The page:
We’re not even going to bother with linking the endorsement of John Bel Edwards that appeared at The New Orleans Advocate’s website over the weekend, because very little said in that endorsement is worth discussing. We’ve known for quite some time that The Advocate is wholly owned by the Edwards campaign, and they’ve dutifully repeated that campaign’s lies and misrepresentation’s of the governor’s atrocious record.
For The Advocate to do anything other than continue peddling the Edwards narrative that he “inherited a $2 billion deficit” and “led Louisiana out of a recession” would be major news in itself.
That The Advocate is on board with Edwards’ re-election was proven not by its endorsement but by its willful choice not to publish anything touching the Washington Times’ bombshell story about Edwards’ “family tradition” of slavery and segregation, thus participating in the governor’s attempt to hide that history from the public while he touts four generations of Edwardses serving as sheriff of Tangipahoa Parish. A reputable newspaper would have covered the fallout from the Washington Times story; The Advocate didn’t, which prompted a national journalist of our acquaintance to express shock at the overt bias and lack of professionalism shown by the Louisiana legacy media.
Perhaps it wasn’t Edwards homerism but instead a sensitivity to embarrassing past overt racism on the part of The Advocate’s publisher John Georges which explains the papering-over of the Edwards “family tradition.” Georges, after all, was president of the Delta Kappa Epsilon fraternity at Tulane in the late 1970’s, during which the fraternity was rife with its members appearing in blackface and engaging in order racist acts – and he might have been photographed in blackface himself. Had The Advocate participated in informing the public about Edwards’ history and the troubling questions it raises considering his having used his family as a prop for his campaign commercials, something it would clearly have done were Edwards a Republican, perhaps the blowback onto Georges’ own history would have been a bit too embarrassing for the paper to take on.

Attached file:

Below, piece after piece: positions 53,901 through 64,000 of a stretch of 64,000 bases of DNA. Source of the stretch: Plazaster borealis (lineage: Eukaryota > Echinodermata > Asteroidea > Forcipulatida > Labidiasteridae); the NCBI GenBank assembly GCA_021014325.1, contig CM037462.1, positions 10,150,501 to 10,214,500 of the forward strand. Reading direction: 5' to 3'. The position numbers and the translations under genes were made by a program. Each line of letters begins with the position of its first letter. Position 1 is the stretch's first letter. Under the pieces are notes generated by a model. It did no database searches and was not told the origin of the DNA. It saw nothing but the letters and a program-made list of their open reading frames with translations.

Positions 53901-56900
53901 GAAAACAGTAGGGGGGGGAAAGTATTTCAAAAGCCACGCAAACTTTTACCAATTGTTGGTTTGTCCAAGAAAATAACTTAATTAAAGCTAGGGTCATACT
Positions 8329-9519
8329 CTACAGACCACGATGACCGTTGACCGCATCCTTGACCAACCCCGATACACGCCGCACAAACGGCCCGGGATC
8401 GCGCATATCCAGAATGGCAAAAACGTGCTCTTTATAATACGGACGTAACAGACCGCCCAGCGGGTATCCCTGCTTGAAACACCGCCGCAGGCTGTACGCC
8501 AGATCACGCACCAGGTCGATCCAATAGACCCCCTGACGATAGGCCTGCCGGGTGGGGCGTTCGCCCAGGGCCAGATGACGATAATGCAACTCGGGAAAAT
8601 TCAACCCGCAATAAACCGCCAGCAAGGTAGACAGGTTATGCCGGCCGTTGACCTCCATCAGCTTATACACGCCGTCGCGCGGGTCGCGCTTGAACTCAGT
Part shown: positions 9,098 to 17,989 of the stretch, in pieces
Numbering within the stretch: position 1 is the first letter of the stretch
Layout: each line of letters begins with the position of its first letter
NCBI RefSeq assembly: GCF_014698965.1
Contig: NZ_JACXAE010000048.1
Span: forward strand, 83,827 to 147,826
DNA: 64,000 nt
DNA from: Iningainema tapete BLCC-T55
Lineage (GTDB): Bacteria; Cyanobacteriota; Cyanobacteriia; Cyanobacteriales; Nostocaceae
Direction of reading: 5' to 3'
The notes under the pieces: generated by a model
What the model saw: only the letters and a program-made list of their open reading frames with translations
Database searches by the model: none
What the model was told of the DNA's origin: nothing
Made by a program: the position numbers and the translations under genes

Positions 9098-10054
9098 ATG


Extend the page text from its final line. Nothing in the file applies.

Which is unfortunate, particularly given that when Edwards was asked a question about reparations for slavery in a campaign forum in September, he gave the mealy-mouthed answer that he hadn’t “studied” or “considered” the question. That should have resulted in one of the Advocate’s social justice warrior columnists, like for example Stephanie Grace, hammering away at Edwards for his insensitivity to a large portion of the Louisiana electorate which “still suffers from the effects of slavery,” or some such typical leftist narrative, and then when Edwards’ history became known later in the week it would have been at journalistic par for the paper to note the irony and rhetorical box Edwards was in on the reparations question because he, as the direct descendant of one of Louisiana’s largest slaveholding – not to mention slave-trading – families would have clearly been near the front of the line in owing those reparations should they ever come to pass.
And perhaps someone in the legacy media, though this might well be over the head of any of The Advocate’s writers, could have engaged the thorny question of what John Bel Edwards’ family history means to the American Left with its never-ending obsession with slavery reparations – because there is no logical universe in which a political party or movement might continue scraping at the wound of slavery by demanding a “discussion” of reparations while at the same time it carries an Edwards at the top of the ballot in an American statewide election. If you’re serious about reparations you have to abandon John Bel Edwards, and vice versa.
But the fact no one at the Advocate is willing to engage that question is no surprise. Other than Dan Fagan that paper lacks a political writer with the intellectual heft to take it on, and so what we get is its pabulum endorsement of the only governor incapable of growing jobs in the Trump economy.
Except – except – the memo apparently didn’t get out to the paper’s outdoors writer Joe Macaluso. Macaluso wrote a scathing piece detailing Edwards’ colossal mismanagement of the Department of Wildlife and Fisheries over the past four years, a topic in which we have dabbled here at The Hayride, particularly during the unmitigated mess of Charlie Melancon’s tenure running the department at the beginning of Edwards’ term. A taste of Macaluso’s takedown of Edwards’ LDWF debacle…
For sportsmen, the past four years of the current administration began with hope and promise before turning into a war of wills and words. While the battles have lessened to some degree during the past 30 months, there continues to be apprehension, a nagging what’s-coming-next question.